Oregon now has 34 of the 81 wild and scenic rivers managed nationally by the BLM, or over 1,010 miles of roughly 2,700 total miles. These rivers and river segments are designated by Congress or the Secretary of the Interior for preservation of their free-flowing condition, and protection of remarkable scenic, recreational, geologic, cultural, or other values, according to the Wild and Scenic Rivers Act of 1968.
The National Wild and Scenic Rivers System was created by Congress in 1968 to preserve certain rivers with outstanding natural, cultural, and recreational values in a free-flowing condition for the enjoyment of present and future generations. The Act is notable for safeguarding the special character of these rivers, while also recognizing the potential for their appropriate use and development. It encourages river management that crosses political boundaries and promotes public participation in developing goals for river protection.
National Conservation Lands Additions in 2019
On March 12, 2019, President Trump signed the John D. Dingell Jr. Conservation, Management, and Recreation Act (Public Law 116-9 also known as the Dingell Act), a comprehensive public land management bill with over 170 separate sections that affect almost every state in the nation. Among the spectacular new additions to the National Landscape Conservation System in Oregon/Washington include:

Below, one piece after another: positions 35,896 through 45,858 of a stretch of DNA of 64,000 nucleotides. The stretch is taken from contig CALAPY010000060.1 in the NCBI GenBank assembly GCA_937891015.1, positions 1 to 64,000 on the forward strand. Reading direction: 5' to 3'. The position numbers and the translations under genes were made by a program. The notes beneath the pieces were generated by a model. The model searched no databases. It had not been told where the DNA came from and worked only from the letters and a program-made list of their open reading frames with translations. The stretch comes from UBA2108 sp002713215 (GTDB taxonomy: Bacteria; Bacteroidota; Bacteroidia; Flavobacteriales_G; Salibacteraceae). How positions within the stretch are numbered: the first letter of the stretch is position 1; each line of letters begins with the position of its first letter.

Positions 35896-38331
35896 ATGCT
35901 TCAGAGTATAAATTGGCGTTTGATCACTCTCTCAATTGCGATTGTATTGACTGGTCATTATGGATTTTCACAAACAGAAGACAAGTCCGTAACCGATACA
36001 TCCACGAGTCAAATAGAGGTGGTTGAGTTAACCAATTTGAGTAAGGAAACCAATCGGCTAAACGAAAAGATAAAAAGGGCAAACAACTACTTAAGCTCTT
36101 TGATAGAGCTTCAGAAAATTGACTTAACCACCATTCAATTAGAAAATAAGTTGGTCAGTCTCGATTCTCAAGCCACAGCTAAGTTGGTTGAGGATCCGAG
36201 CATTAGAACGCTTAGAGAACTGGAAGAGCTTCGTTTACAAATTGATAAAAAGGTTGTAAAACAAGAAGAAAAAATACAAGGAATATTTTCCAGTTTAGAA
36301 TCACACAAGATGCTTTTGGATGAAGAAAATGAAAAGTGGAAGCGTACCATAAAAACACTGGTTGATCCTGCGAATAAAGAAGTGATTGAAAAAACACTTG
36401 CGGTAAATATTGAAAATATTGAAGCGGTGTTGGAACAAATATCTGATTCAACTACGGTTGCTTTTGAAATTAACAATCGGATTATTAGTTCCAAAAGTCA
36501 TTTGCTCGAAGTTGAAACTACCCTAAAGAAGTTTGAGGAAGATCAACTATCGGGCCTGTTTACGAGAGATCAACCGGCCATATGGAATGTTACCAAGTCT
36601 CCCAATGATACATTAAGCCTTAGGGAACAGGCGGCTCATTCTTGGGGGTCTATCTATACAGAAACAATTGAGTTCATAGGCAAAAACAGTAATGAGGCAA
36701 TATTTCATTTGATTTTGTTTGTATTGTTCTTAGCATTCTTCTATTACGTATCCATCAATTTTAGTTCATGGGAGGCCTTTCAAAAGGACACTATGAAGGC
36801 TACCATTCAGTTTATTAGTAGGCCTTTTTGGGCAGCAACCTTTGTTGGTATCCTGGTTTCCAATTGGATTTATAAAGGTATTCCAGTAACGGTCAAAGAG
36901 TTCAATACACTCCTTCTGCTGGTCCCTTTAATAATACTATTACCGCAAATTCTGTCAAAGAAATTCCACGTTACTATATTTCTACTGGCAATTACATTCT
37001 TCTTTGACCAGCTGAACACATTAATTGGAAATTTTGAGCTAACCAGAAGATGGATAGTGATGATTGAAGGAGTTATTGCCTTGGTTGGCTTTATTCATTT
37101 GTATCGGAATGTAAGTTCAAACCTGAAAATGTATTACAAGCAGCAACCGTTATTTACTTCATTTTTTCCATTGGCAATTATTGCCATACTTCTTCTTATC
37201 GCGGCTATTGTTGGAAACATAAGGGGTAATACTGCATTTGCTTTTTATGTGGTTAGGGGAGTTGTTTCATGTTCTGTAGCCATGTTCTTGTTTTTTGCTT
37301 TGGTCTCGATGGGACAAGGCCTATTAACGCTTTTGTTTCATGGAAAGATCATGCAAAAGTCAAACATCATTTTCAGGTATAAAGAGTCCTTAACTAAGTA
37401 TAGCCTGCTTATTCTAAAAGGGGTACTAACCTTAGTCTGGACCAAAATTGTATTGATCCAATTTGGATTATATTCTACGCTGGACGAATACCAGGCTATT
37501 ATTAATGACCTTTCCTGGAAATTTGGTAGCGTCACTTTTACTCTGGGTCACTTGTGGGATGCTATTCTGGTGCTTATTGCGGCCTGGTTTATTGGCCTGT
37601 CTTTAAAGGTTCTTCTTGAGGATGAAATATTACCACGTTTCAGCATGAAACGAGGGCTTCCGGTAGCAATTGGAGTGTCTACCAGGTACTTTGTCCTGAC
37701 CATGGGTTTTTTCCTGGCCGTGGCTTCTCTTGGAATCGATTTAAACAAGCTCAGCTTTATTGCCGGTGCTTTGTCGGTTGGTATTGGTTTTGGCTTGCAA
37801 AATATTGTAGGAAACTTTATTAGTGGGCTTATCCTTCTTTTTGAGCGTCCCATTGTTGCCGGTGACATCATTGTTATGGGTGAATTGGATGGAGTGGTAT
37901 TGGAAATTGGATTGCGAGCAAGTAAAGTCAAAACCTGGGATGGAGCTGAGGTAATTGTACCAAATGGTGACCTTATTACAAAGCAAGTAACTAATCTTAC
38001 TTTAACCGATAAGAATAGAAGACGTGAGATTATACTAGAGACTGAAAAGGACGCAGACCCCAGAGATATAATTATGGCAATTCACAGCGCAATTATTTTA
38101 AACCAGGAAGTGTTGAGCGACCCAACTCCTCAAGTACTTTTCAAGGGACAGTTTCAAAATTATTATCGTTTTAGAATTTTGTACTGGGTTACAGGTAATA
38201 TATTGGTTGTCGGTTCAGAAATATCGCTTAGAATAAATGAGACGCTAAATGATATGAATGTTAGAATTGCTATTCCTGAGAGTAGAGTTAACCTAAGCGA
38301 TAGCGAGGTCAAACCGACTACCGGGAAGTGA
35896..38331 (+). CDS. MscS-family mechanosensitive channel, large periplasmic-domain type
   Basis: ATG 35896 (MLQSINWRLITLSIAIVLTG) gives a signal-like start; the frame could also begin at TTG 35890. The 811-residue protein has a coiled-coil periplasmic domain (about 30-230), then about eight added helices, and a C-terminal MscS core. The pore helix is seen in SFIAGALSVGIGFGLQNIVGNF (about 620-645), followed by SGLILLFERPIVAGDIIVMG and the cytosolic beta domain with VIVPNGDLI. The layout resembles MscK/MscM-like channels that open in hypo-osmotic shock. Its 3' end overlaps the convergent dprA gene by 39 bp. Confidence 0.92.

- the designation of approximately 200 miles of wild and scenic rivers in the Coos Bay, Medford, and Northwest Oregon Districts. These 48 wild, scenic, and recreational segments are spread across nine newly designated wild and scenic rivers and two pre-existing designations.
- the designation of the Devil’s Staircase Wilderness in the Coos Bay District; and
- an adjustment of the Deschutes Canyon-Steelhead Falls Wilderness Study Area boundary in the Prineville District in central Oregon.
These 48 river segments add to the 25 wild and scenic rivers, comprising over 800 miles, managed BLM in Oregon. These rivers are designated for preservation of their free-flowing condition, water quality, and outstandingly remarkable scenic, recreational, geologic, cultural, or other values and managed in accordance with the Wild and Scenic Rivers Act of 1968.
Before visiting these rivers, be sure to check with the local BLM office to learn about the river including river conditions, potential hazards (e.g. underwater terrain) and allowed water activities. Know your limits and pick an appropriate activity for your group's size and ability. Check that everyone has a U.S. Coast Guard approved life jacket and that each person's life jacket fits properly. Develop a Plan B in case things change and you can't do your planned activity. Complete and share your Trip Plan with someone who is not going on the trip. Develop a plan of action so you know what to do if there is an emergency (e.g. you go overboard, your boat flips, hazardous river conditions).
Always wear your life jacket! Stick to your intended route. Keep an eye on environmental changes (weather, wildlife, water conditions, etc.) and your group to assess if you should continue your trip or turn back.